Saturday, November 1, 2008

Notable film and media links: November 1, 2008


I have been too busy directing a play to get much writing done, but here are some of the better posts I've seen of late:

---Writing for Slate, Dana Stevens celebrates the Peanuts holiday specials, including, as she puts it, "A Charlie Brown Christmas (in which Charlie tries, and fails, to direct a single rehearsal of a Christmas play)." I can relate.

---As part of his 31 Screams series, Arbogast skillfully analyzes the shower scene of Psycho: "Janet Leigh's murder 48 minutes into Alfred Hitchcock's PSYCHO (1960) changed the fright game forever - more than 60 years after the creation of cinema (and horror movies), PSYCHO achieved instant "first principles" status. It is a seminal text. It is Chapter and Verse. So many of us under the age of 50 knew that going into our first viewing of it, born as we were in the first post-PSYCHO wave (does that make us Psycho Boomers?) that it's almost impossible for us to fully appreciate the suckerpunch Hitch threw at audiences of the time."

---Whatever happened to Debra Winger? I remember Pauline Kael proclaiming her a better actress than Meryl Streep. Now, thanks to Rachel Getting Married, she may be back.

---Who are the Manic Pixie Dream Girls? Neda Ulaby of NPR seeks to explain.

---Writing for Time, James Snyder reviews Scorsese by Ebert. Here's a sample from the book concerning Goodfellas: "[Henry Hill] loves it when the head waiters know his name, but he doesn't really have the stuff to be a great villain ... he wants the prizes, but he doesn't want to pay for the tickets. And it's there, on the crux of that paradox, that the movie becomes Scorsese's metaphor for so many modern lives. ... He simply uses organized crime as an arena for a story about a man who likes material things so much that he sells his own soul to buy them."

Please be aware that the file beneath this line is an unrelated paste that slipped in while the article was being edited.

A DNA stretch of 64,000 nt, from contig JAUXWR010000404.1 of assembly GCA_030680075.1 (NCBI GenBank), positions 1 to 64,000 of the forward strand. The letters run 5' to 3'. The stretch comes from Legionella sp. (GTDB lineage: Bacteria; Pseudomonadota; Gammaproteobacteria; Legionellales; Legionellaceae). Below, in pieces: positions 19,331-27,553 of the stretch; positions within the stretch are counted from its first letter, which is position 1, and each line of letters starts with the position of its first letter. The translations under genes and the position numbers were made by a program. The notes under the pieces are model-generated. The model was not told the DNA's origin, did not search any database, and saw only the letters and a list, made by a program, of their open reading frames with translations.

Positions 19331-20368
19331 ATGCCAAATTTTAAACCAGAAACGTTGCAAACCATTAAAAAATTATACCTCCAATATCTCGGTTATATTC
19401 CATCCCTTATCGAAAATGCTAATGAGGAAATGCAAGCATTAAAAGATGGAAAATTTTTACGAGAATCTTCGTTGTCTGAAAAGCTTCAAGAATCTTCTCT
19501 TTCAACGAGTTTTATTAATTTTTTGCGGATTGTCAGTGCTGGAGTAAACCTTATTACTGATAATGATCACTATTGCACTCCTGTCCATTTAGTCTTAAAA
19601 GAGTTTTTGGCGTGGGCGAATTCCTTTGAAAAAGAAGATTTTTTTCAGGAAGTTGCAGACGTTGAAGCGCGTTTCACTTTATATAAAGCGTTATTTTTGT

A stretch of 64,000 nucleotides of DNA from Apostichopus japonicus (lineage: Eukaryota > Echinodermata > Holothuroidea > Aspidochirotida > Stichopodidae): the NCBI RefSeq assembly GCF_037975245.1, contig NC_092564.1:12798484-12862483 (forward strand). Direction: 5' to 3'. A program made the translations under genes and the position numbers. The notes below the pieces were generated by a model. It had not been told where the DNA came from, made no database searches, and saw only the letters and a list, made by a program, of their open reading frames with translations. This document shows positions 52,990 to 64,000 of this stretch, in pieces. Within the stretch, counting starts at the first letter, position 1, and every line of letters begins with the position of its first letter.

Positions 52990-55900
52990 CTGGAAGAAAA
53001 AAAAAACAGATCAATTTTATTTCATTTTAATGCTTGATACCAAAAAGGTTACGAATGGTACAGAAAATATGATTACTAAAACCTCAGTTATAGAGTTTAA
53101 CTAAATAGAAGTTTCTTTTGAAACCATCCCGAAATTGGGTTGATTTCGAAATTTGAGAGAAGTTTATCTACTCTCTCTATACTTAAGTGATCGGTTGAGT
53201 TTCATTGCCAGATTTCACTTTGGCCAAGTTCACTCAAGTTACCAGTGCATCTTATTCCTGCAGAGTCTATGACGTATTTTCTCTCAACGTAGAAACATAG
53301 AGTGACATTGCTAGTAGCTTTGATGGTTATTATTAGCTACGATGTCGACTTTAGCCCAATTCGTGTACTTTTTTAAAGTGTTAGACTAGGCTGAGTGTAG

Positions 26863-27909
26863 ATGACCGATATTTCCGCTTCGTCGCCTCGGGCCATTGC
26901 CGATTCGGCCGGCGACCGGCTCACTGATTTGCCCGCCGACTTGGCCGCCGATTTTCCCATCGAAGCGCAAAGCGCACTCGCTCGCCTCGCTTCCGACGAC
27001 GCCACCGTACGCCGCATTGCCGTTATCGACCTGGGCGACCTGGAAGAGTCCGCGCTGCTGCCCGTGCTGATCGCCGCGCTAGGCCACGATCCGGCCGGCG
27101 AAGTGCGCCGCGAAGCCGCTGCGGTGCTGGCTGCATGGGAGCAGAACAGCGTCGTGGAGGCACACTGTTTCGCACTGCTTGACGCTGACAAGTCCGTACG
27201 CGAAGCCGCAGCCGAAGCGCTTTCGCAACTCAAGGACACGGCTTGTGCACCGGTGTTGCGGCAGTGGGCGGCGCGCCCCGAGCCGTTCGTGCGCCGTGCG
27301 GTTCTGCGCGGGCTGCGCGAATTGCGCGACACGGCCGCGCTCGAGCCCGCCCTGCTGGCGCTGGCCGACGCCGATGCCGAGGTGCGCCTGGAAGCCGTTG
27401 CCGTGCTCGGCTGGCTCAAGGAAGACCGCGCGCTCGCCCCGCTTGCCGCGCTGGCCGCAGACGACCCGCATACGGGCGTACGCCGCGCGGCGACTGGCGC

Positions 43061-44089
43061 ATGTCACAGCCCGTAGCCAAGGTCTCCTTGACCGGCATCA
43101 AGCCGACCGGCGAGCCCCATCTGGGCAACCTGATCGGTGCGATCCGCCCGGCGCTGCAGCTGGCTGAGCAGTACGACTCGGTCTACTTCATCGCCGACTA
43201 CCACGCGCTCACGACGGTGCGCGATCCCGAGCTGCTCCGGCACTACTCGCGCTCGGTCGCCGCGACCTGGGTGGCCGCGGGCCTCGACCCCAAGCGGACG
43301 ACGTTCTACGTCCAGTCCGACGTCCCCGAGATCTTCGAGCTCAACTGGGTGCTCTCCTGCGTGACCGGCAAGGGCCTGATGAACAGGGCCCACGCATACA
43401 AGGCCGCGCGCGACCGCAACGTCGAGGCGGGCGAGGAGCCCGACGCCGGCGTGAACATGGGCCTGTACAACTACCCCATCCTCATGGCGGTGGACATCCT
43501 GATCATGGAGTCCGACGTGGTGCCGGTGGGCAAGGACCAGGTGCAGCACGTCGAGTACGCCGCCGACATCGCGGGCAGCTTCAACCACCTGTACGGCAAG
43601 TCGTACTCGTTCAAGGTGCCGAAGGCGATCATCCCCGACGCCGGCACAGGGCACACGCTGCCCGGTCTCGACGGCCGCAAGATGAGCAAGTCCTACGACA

---Wait a second, I just wrote that Snyder published his review in Time magazine. Does that mean there are still writers working for magazines and newspapers? The New York Times' David Carr laments the decline of print media: "Stop and think about where you are reading this column. If you are one of the million or so people who are reading it in a newspaper that landed on your doorstop or that you picked up at the corner, you are in the minority. This same information is available to many more millions on this paper’s Web site, in RSS feeds, on hand-held devices, linked and summarized all over the Web." Unfortunately, most of the money is made from the print product.

---Writing for Culture Snob, Jeff Ignatius decries the "bad writing" of David Thomson's "Have You Seen . . . ?" As he notes, the book "reads as a collection primarily composed of lightly revised first drafts; some entries look like little more than transcribed notes. Thomson pays little attention to his leads or his closings or the shape of the essay or argument, instead skating by on his frequent bursts of brilliance.

There is greatness here, buried in bland."

---Lastly, I liked A. O. Scott's video appreciation of Night of the Living Dead.

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